Brian Naylor

NPR News' Brian Naylor is a correspondent on the Washington Desk.

In this role, he covers politics and federal agencies, including transportation and homeland security.

With more than 30 years of experience at NPR, Naylor has served as National Desk correspondent, White House correspondent, congressional correspondent, foreign correspondent and newscaster during All Things Considered. He has filled in as host on many NPR programs, including Morning Edition, Weekend Edition and Talk of the Nation.

During his NPR career, Naylor has covered many of the major world events, including political conventions, the Olympics, the White House, Congress and the mid-Atlantic region. Naylor reported from Tokyo in the aftermath of the 2011 earthquake and tsunami, from New Orleans following the BP oil spill, and from West Virginia after the deadly explosion at the Upper Big Branch coal mine.

While covering the U.S. Congress in the mid-1990s, Naylor's reporting contributed to NPR's 1996 Alfred I. duPont-Columbia Journalism award for political reporting.

Before coming to NPR in 1982, Naylor worked at NPR Member Station WOSU in Columbus, Ohio, and at a commercial radio station in Maine.

He earned a Bachelor of Arts degree from the University of Maine.

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6:49pm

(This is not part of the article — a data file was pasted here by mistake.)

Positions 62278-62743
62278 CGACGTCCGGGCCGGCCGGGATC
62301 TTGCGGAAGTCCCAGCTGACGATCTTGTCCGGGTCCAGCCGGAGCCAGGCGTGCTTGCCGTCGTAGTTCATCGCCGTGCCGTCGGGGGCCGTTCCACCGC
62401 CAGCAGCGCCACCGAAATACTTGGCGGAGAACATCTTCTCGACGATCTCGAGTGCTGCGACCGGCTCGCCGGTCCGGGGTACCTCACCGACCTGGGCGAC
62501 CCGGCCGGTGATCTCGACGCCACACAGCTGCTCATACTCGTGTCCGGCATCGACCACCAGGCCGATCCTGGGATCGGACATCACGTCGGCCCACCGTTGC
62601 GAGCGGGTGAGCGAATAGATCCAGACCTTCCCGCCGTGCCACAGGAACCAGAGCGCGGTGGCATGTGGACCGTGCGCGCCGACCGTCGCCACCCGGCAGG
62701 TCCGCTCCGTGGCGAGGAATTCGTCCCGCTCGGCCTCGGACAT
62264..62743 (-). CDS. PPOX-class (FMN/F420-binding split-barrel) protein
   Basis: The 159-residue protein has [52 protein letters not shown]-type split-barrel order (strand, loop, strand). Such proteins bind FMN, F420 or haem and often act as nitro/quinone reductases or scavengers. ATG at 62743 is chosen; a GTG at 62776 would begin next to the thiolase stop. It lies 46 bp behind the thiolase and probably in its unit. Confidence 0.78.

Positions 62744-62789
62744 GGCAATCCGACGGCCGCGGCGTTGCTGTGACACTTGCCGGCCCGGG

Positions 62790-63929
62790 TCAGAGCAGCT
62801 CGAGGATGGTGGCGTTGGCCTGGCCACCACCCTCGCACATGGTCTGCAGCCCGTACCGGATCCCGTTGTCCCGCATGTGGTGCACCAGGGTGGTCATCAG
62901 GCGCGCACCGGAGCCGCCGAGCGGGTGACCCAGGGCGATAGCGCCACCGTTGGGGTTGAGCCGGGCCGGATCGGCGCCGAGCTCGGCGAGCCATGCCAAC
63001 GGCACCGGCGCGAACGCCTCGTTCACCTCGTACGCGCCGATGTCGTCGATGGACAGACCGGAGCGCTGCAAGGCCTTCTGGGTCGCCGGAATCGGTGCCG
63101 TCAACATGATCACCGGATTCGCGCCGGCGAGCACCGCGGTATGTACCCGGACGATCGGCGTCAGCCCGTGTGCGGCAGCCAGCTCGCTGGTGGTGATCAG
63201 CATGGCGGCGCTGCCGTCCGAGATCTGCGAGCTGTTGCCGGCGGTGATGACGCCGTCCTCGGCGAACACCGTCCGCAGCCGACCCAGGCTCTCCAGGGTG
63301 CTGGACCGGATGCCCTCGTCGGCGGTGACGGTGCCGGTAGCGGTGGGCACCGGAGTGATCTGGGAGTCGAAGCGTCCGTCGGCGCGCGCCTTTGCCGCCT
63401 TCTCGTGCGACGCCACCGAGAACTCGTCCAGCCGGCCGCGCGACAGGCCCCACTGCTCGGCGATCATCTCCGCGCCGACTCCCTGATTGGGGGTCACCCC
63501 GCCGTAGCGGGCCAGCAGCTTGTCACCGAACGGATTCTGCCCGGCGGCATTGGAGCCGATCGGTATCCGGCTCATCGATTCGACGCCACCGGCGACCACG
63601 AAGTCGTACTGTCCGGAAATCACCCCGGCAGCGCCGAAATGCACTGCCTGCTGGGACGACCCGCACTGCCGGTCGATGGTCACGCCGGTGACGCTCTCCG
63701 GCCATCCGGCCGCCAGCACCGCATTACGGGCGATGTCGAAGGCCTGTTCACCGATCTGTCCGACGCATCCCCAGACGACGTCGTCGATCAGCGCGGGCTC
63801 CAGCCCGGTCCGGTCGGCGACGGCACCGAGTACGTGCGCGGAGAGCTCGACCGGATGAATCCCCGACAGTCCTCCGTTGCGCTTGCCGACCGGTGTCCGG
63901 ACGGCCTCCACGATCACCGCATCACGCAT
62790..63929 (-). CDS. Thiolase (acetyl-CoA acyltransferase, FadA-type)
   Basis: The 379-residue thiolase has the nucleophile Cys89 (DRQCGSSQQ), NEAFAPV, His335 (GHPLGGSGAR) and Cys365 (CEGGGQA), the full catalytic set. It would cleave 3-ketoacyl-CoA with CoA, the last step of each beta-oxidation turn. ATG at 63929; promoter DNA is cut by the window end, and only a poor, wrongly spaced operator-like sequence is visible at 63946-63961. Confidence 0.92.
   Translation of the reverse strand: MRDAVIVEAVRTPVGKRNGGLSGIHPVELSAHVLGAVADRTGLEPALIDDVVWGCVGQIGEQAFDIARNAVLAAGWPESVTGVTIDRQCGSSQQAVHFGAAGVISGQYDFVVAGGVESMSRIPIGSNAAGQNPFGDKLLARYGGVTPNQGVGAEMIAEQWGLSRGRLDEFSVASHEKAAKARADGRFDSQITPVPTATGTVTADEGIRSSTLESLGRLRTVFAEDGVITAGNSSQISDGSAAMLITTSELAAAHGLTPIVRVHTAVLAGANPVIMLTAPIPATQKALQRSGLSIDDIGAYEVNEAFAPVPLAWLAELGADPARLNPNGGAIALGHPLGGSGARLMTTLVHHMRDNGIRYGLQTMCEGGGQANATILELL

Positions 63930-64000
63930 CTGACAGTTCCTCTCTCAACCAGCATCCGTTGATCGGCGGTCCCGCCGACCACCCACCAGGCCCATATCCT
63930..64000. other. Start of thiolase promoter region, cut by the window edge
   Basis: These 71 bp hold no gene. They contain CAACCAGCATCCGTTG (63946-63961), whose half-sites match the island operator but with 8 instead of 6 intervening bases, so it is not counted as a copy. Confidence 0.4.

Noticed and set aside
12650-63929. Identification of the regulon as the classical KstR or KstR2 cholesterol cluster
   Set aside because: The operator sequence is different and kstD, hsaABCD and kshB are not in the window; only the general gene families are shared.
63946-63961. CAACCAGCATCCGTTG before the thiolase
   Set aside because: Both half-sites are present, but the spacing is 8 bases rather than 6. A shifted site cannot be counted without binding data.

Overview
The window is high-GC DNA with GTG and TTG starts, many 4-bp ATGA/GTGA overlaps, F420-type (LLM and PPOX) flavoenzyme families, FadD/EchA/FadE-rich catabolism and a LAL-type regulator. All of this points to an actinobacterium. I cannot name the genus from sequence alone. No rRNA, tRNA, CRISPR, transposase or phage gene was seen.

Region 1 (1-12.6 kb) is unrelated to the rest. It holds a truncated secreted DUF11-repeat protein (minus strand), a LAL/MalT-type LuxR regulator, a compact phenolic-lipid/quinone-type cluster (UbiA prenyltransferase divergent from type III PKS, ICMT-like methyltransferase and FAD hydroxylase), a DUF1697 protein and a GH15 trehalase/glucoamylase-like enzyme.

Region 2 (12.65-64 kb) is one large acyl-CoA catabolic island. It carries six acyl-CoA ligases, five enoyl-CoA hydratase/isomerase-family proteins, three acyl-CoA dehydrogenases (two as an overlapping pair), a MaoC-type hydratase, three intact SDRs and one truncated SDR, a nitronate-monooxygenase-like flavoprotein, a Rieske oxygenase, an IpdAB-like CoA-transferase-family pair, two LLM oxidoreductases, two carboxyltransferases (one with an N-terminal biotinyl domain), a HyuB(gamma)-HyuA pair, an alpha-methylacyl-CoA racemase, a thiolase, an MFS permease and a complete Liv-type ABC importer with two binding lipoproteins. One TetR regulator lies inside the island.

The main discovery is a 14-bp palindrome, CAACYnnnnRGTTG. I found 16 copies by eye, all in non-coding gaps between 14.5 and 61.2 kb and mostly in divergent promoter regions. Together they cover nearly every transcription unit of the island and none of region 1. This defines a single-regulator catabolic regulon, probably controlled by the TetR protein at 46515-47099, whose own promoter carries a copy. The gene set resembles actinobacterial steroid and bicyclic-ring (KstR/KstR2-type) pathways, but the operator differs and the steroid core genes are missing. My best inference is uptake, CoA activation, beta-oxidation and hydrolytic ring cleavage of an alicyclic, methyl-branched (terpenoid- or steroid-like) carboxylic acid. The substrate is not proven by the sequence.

Tue December 3, 2013
Technology

FCC Proposes AM Radio Changes To Give The Band A Boost

Originally published on Tue December 3, 2013 8:24 pm

For years, sports broadcasts were a staple of AM radio. But now, AM seems to be mostly a mix of talk shows and infomercials, and the Federal Communications Commission wants the band to be relevant again.
Doug Pensinger Getty Images

AM radio once played a central role in American life. The family would gather around the Philco to hear the latest Western or detective drama. The transistor radio was where baby boomers first heard the Beatles and other Top 40 hits. And, of course, there's no better way to take in a ballgame.

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5:14am

Tue November 26, 2013
Technology

Feds Have Troubled History With New Computer Systems

Originally published on Tue November 26, 2013 1:28 pm

Transcript

STEVE INSKEEP, HOST:

Let's hear a little recent history now, a history of federal IT failures. The troubled healthcare.gov website has many ancestors, as NPR's Brian Naylor reports.

BRIAN NAYLOR, BYLINE: The new software system was glitchy, it was behind schedule and over budget. University of Pennsylvania computer scientist Matt Blaze said the problems were foreseeable.